7 Trails to Hike This Spring
With reasonable temps, gushing waterfalls and signs of nature coming back to life all around you, each of these seven hikes across the U.S. offers something special for everyone.
South Boulder Creek Trail to Mesa Trail to Big Bluestem TrailBoulder, Colo. 1 of 8
Level of difficulty: Easy
Length: 4.4-mile loop
Getting there: The South Boulder Creek trailhead is best accessed about .5 miles north of the intersection of Highway 93 and Eldorado Springs Drive. There is a pay parking lot just south of Thomas Lane near the trailhead. Please be advised that parking along Thomas Lane is not permitted.
Known locally as the South Boulder Creek Loop, you can tackle this family-friendly trail in either direction, and it's a great option for a trail run or easy hike.
Meandering along the foothills beneath the Flatiron Mountains, this trail offers great views of prominent peaks Devil's Thumb and South Peak. While exposed grasslands make up the majority of the loop, in the spring you can expect mild temperatures, but should it heat up or start to sprinkle, you have a few spots to catch some quick shade along the ponderosa pine forests.
In May you can expect to see wild irises along the upper Bluestem trail, creating a striking browns of the Flatirons.
Iron Mountain TrailPoway, Calif. 2 of 8
Level of difficulty: Moderate
Length: 5.8 miles round trip
Getting there: Take Highway 67 to Poway Road. Park along the gravel on the side of the highway.
If you're looking for a bit of a butt burner that you can do while holding a coffee and gossiping with your friends, then Iron Mountain is for you.
Located in inland San Diego, this trail is entirely exposed, so plan on setting out somewhat early to avoid the hot sun—and definitely bring some water. Popular among locals and tourists alike, certain trail sections will make you feel as though you're on a shopping mall escalator—but at least you won't get lost.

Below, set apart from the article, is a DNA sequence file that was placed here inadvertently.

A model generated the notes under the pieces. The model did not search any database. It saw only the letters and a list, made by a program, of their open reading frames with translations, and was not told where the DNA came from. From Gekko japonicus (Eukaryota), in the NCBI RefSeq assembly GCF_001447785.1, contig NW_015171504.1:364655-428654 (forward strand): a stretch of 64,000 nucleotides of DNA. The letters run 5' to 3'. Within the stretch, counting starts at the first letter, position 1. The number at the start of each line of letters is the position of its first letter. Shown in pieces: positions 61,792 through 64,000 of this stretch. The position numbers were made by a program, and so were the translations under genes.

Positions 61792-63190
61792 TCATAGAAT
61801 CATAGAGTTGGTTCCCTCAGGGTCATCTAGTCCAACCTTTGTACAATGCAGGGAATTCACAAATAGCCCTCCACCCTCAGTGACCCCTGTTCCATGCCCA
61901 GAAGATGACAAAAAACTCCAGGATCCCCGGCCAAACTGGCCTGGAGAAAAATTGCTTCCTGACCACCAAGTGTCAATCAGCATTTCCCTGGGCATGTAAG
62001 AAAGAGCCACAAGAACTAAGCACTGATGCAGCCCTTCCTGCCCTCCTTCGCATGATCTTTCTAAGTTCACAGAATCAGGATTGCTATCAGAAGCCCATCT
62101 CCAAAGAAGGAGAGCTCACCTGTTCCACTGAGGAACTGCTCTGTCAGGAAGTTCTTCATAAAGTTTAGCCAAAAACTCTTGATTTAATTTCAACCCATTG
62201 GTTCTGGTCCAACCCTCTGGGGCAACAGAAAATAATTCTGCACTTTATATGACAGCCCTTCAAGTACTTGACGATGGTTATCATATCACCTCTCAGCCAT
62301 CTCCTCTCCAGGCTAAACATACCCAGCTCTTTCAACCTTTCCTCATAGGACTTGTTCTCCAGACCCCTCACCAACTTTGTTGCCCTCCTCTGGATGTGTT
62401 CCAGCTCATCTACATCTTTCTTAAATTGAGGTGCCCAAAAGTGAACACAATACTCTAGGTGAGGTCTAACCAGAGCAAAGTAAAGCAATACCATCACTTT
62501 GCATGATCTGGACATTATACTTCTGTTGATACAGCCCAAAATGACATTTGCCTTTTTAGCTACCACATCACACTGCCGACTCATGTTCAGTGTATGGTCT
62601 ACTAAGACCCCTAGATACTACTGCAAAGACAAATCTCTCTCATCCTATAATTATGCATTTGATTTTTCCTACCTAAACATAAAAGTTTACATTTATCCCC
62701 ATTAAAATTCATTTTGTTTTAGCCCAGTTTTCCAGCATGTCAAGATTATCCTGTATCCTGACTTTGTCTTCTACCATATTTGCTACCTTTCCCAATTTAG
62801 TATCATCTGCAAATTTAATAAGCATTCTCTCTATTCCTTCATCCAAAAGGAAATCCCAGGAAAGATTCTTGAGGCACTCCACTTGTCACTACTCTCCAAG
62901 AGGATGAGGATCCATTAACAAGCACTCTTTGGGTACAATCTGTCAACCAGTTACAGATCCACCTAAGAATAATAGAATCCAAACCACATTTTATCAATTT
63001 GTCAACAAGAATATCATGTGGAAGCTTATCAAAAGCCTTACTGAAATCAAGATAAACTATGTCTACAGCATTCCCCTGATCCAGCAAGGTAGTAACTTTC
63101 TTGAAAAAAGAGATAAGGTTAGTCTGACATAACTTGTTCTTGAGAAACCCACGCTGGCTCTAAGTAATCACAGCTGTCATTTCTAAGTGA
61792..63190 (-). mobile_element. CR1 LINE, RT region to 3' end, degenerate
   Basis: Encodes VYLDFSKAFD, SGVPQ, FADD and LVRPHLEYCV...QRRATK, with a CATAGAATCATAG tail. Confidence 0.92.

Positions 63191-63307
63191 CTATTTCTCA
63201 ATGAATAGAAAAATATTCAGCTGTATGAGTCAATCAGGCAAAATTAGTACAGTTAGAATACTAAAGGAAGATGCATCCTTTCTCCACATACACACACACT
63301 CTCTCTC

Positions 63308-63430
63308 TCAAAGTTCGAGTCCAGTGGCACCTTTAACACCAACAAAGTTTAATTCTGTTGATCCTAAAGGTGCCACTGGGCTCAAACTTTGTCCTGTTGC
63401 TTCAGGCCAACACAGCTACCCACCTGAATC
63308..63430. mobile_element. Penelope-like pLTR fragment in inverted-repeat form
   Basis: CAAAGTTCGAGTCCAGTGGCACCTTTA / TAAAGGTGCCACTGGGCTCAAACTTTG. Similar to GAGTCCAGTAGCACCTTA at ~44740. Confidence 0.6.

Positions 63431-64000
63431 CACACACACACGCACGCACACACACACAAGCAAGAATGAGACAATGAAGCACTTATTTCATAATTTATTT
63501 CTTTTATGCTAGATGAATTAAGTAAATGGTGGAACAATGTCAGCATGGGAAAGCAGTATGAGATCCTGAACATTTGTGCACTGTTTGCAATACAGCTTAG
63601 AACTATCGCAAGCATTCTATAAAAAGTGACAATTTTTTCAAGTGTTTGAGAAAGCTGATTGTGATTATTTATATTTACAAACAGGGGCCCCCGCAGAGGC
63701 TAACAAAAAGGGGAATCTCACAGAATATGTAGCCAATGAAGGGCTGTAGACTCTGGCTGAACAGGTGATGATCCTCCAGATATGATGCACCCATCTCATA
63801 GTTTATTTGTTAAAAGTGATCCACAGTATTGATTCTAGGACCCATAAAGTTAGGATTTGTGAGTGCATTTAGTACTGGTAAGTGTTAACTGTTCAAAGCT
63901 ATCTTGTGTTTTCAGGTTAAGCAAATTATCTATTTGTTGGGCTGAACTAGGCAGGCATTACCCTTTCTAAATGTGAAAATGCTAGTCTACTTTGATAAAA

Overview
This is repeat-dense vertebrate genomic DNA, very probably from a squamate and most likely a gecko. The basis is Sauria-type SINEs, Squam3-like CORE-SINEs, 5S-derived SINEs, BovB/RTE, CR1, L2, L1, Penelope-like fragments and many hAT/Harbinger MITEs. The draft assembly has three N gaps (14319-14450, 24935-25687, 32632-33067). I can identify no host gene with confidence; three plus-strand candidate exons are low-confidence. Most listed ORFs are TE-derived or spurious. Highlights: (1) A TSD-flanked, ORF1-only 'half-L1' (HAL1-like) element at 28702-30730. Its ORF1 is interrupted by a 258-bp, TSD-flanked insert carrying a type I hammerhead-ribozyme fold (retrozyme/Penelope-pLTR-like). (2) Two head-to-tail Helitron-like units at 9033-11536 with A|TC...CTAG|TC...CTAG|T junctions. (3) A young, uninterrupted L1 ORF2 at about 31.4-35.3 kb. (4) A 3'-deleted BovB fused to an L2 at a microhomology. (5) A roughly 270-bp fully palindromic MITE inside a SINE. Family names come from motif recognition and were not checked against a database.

The scenery is high-desert beautiful—think sagebrush and distinct rock formations—and on a clear day you can see all the way to the ocean from the trail's highest peak. If the winter has seen enough rain, then springtime in San Diego is the perfect time to catch a few wildflowers on and around this trail as well.
Glacier Point to Panorama and Mist TrailsYosemite National Park, Calif. 3 of 8
Level of difficulty: Difficult
Length: 8.5 Miles one way
Getting there: Take Highway 140 to Wawona Road to Glacier Point Road (be advised that this road is closed during the winter months). The trailhead begins at the end of Glacier Point. There is a hikers' bus that drops you off at Glacier Point.
One of dozens of astoundingly beautiful trails in Yosemite National Park, Glacier Point is usually not accessible before mid to late spring depending on snow levels.
This beautiful trail offers you the best Yosemite has to offer: Half Dome, Sentinel Dome, Vernal Fall and Panorama Point Vista just to name a few. Plus, you'll get a chance fora close-up view of Illilouette Fall as you make your way through eastern Yosemite Valley.
This trail isn't for the faint of heart—there are a lot of downhill switchbacks as well as very steep sections to climb before you descend into the iconic Yosemite Valley. But the beauty is second to none, so make sure you have a camera with you for this all-day hike, as well as plenty of water and food.
Eagle Creek TrailColumbia River Gorge National Scenic Area, Ore. 4 of 8
Level of difficulty: Easy to moderate
Length: 12 miles out and back (with shorter options)
Getting there: Take Interstate 84 to Eagle Creek exit 41, turn right and follow the road until you reach parking area. Be advised that this parking lot fills up by 10 a.m. and you'll have to park further back along the road.